Recently I had the pleasure of reading Daniel Klein’s little wisdom book, Travels with Epicurus (2012), a writerly account of his month on the Greek island of Hydra in search of a philosophy of old age. Klein opens with a story about being faced with the question of whether to pay for expensive dental implants or lives “with an old man’s goofy smile.” He decides to forego the implants and uses the money instead for his journey to Greece.
In effect, Klein chooses contemplation over expensive, unnecessary health care. Armed with old volumes of his favorite ancient Greek philosopher Epicurus (who thought that old age was the pinnacle of life), he writes this lovely little autobiographical inquiry into the good life in old age. His book makes a case for an ancient model of wisdom not much in evidence in our youth-obsessed culture.
With Cicero, Plato, and Montaigne, Klein believes that there is a natural course of life in which each stage has its particular qualities, its virtues, and vices. In this view, affirmation of a man’s place in the life cycle is the beginning of wisdom, of discerning the pleasures and accepting the pains of old age – of orienting himself to his place in the eternal order of things. Klein writes in a long tradition of privileged white males, which is not a count against him but rather a specific point of view to be appreciated and debated.
In the middle of the 20th century, Erik Erikson (in Childhood and Society) was perhaps the last major thinker to view the “stages of life” as built into the human condition – with its own virtues, vices, and developmental tasks. In 1987, when Dan Callahan used the notion of a natural life cycle as a basis for setting limits to health care expenditures for old people, he was roundly criticized. Our culture has largely rejected the notion of the life cycle as “natural.” We prefer self-improvement, unending activity, sexuality, and vigor – “no limits.”
The notion that the life course is built into the eternal order of things is hard to square with increasing longevity and efforts to reverse or extend the life span. But the need for individuals to grapple with their own mortality is just as essential as ever. Actually, Klein claims that he is offering a philosophy of old age, but he is really only concerned with healthy longevity. He avoids any real discussion of “old old age,” except to claim that frailty, dependency, and incurable sickness are irredeemable. Yet “old old age” is precisely what we need to grapple with as individuals and as a society.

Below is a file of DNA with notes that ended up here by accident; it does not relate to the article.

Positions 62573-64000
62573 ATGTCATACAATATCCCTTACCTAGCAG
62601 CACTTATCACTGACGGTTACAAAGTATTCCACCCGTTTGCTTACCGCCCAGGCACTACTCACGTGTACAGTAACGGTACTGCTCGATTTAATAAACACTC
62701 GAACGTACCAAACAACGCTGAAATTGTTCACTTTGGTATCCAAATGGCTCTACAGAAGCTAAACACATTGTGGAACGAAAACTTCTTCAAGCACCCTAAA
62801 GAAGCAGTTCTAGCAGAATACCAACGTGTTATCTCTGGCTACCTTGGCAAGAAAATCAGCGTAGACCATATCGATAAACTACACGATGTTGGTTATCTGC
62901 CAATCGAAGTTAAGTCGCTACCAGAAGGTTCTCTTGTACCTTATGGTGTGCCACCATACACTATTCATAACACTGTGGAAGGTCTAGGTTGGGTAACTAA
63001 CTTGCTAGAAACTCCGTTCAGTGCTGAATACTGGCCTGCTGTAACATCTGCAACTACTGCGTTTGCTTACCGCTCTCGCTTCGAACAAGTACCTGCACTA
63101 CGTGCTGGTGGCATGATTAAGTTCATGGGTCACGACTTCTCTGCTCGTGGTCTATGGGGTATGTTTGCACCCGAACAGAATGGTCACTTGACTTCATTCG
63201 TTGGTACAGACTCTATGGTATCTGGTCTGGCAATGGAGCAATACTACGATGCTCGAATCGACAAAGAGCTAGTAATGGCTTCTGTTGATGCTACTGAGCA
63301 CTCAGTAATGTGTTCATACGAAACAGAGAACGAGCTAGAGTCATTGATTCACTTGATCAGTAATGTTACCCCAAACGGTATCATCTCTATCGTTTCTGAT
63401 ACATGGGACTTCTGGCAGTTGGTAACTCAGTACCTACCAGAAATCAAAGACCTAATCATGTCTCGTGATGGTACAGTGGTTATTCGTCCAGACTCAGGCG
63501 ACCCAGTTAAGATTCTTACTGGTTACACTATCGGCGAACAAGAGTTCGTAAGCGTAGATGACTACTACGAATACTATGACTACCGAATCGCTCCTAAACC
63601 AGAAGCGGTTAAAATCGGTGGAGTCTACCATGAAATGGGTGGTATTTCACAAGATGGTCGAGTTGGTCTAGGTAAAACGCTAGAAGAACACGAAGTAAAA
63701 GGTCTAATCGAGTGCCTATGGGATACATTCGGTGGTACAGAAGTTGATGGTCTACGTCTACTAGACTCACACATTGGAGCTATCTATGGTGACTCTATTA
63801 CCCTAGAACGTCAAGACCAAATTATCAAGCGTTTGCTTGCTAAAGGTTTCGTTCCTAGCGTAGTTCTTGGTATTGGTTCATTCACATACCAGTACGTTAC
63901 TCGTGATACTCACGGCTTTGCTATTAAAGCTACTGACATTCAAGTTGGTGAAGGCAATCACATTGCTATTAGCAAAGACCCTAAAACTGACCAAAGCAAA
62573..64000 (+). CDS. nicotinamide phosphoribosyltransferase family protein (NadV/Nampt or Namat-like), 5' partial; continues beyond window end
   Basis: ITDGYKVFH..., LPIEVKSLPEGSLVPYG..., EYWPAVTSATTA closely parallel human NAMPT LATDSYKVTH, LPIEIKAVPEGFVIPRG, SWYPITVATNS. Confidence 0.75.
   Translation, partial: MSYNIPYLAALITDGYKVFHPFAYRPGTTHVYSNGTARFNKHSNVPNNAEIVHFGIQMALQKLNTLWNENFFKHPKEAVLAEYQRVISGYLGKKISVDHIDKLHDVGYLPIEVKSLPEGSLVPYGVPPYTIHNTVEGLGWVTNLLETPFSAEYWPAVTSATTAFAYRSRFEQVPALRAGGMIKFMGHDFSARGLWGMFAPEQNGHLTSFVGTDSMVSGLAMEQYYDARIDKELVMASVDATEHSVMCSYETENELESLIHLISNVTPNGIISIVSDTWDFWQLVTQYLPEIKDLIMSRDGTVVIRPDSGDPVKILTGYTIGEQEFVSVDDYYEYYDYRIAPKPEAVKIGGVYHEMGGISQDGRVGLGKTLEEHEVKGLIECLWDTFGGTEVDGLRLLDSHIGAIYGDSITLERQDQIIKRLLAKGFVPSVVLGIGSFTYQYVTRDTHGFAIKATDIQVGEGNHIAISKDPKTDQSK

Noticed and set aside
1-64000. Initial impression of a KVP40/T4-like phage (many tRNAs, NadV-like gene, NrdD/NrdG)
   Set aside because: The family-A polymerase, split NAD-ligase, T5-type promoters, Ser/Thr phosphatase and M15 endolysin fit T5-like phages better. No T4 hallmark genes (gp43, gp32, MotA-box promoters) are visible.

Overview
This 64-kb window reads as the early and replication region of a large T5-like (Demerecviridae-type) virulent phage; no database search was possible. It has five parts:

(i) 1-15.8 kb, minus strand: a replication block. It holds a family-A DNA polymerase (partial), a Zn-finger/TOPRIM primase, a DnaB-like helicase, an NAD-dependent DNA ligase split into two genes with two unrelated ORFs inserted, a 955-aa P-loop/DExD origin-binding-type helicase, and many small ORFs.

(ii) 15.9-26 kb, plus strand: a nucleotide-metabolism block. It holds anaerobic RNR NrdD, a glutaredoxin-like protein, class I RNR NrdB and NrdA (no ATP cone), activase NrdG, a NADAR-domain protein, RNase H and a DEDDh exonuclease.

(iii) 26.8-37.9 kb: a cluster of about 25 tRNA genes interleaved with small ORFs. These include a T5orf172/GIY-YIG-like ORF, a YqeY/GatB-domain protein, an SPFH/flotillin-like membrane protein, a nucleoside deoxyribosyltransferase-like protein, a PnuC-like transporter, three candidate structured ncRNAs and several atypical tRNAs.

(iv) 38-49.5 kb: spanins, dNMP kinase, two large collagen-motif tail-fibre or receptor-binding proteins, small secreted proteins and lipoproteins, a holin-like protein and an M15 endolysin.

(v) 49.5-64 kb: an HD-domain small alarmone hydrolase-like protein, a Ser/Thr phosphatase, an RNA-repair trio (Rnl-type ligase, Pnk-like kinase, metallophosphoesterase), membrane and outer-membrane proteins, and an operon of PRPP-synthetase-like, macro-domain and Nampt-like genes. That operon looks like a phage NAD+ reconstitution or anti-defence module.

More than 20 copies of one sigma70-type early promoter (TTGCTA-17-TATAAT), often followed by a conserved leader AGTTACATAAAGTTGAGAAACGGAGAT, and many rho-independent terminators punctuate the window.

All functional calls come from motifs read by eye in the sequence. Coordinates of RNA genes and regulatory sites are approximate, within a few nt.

Can we be successfully frail? Successfully demented? Can we make health care decisions or advance directives that take into account the needs of family, the costs to society of high tech interventions? Can we prepare for death emotionally and spiritually? From his vantage point at 73, Klein advises slowing down, enjoying play, focusing on relationships, and cherishing the superiority of mental pleasures. While he allows for mindfulness and spiritual enlightenment, Klein ultimately has little use for religion or any type of organized spirituality, preferring the pursuit of authenticity and potential for individual spiritual experience.
At the end of his month in Greece, Klein happily returns to his home and his wife. Interestingly, even though research consistently shows that love, marriage, and relationships are key ingredients to a happiness and well-being in old age, they play no role in his philosophy. This makes one wonder whether philosophy itself is a useful tool for a good old age. Perhaps the greater part of wisdom lies in cultivating loving relationships, community, and a commitment to values and activity beyond oneself.
Thomas R. Cole, Ph.D., 63, is director of the McGovern Center for Humanities and Ethics at the University of Texas Health Science Center at Houston.